How did I happen to end up writing a book? My typical response has been: Lindsey gives me stories. And although that is true (there are several other reasons as well), I say in my disclaimer:
When my kids were growing up, I didn’t know there was a manuscript in our future. I didn’t walk around with a recorder, taping every conversation or logging every outfit worn. I’ve re-created stories to the best of my memory….
One of my dear friends, as encouragement, gave me a sign that says, “The WORLD is waiting to hear your STORY.” I immediately hung it on my office wall and started writing.
Still, this story-telling journey has taken seven years. Seven years to write, to edit, to rewrite, and then do it over and over again. And that is a very good thing. My manuscript wasn’t ready till now.
Yet, if I were totally honest, my writing journey actually started decades ago, when I was a youngster living in Vancouver, Washington. At the age of seven, I regularly tried to find ways to make money and decided to write a neighborhood newspaper. In large, second-grader scrawl, I filled the page with very important information. You know, like: black and white, spotted dog found wandering the streets, blackberries are ripe and ready to be picked over in the big field behind the filbert trees, and the Aldridge family is growing pumpkins to sell this fall. I’d walk door to door to sell my single-page neighborhood news. As I recall, I didn’t make much money—probably twenty-five cents at the most—and only due to some kind folks who also lived on 78th Street.
Things haven’t changed much in the writing world. Most writers don’t write to make money. They write because they have stories to tell. And that’s a good thing, because it takes years to turn out a book. Sometimes it takes ages to find your authentic writing voice.
That certainly was true in my case. In the fall of 2010, I started writing Loving Lindsey (a manuscript that was initially titled Out One Ear because of one of my daughter’s unusual sayings, then The Other Kind of Special, My Forever Child, and Broken Sand Dollar—just a few of the titles that were seriously considered before my publisher settled on Loving Lindsey).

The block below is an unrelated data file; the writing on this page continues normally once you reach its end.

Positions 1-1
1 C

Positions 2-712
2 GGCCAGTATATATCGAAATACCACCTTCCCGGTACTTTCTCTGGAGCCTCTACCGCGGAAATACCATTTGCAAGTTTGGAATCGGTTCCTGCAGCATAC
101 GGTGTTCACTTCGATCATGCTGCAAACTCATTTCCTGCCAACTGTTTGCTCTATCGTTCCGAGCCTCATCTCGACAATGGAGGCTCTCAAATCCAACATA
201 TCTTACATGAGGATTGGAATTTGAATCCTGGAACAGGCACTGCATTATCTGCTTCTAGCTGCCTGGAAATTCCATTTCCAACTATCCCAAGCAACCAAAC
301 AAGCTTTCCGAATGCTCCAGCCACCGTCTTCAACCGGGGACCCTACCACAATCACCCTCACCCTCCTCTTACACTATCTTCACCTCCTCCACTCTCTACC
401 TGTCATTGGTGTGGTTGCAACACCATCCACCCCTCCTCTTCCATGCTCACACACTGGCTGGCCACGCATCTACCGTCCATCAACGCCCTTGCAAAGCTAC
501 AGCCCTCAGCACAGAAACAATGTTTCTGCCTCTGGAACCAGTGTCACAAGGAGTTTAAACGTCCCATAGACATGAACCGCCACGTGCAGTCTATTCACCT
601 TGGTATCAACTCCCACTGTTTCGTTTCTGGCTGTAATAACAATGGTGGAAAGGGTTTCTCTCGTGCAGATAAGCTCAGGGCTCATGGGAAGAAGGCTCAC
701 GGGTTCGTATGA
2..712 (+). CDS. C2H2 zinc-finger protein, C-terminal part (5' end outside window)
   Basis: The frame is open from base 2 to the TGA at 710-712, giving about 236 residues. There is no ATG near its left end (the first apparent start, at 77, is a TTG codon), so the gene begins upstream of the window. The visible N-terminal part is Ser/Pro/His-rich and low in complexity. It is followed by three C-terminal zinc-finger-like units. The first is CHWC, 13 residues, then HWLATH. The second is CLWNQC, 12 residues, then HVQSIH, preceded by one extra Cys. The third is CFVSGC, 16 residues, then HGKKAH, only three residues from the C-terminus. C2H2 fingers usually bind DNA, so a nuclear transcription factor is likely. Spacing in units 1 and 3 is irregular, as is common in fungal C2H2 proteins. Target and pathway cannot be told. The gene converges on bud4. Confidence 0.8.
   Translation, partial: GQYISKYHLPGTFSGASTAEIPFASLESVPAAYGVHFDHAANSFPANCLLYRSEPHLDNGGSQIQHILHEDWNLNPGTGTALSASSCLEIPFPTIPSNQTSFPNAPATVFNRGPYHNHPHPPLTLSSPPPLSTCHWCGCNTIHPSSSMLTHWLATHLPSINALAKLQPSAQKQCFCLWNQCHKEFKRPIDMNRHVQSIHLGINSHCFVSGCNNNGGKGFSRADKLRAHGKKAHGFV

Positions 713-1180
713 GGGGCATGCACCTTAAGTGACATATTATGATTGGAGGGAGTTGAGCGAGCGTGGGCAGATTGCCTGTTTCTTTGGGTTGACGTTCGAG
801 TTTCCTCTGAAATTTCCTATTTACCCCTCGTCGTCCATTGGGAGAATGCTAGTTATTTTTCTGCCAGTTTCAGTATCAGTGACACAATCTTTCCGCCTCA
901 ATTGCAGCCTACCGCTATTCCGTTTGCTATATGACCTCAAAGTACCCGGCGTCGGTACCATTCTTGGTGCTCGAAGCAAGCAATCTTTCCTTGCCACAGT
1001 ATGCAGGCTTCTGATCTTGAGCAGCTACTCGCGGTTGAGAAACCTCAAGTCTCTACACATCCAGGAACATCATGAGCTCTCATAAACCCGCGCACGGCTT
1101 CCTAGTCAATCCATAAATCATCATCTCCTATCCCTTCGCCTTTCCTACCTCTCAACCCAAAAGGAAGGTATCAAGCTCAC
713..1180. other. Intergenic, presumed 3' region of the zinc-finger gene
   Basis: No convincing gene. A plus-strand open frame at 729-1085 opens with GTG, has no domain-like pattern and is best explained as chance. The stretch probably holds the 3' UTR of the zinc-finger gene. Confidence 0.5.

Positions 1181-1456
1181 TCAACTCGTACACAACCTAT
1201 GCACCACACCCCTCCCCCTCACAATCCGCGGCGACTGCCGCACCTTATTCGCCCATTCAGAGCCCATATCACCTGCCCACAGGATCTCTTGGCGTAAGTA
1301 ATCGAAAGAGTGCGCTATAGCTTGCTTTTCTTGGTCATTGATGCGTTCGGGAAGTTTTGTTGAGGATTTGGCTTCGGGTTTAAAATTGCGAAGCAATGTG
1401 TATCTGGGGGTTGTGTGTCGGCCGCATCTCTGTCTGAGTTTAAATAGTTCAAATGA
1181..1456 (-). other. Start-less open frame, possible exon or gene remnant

For years, before I’d ever written a word on the page, I’d been writing our story in my head. I thought it would be a cinch to get it down on paper. When I finished my first draft(s), I was so excited. I couldn’t wait to share. Several good friends (and a few acquaintances) tackled reading my early work—and I’m incredibly grateful for their kind feedback on a manuscript that was not ready to be shared.
Malcolm Gladwell, author of Outliers: The Story of Success has a theory:
“To achieve world-class expertise in any skill, is, to a large extent, a matter of practicing the correct way, for a total of 10,000 hours.”
So when I initially handed out early drafts, I hadn’t put anywhere near 10,000 hours into my manuscript.
Since those early drafts, I’ve strived to improve my craft. I’ve attended writing workshops in beautiful settings such as Lake Atitlan, St. Simons Islands, Whidbey Island, Esalen Institue in Big Sur, the Oregon Coast, and in Portland at The Attic, as well as at various college campuses in the northwest. Joyce Maynard, Cheryl Strayed, Melissa Hart, Ariel Gore, Debra Gwartney, Jeff Baker, Samantha Dunn, Pam Houston, Alan Heathcock, Jennifer Lauck, and Steve Almond are a few of the talented, well-respected authors who became teachers and mentors and have offered sage advice. I believe their feedback has improved my writing. Each of these authors has his or her own unique method of teaching the art of writing. And with each individual, I learned at least one new valuable lesson.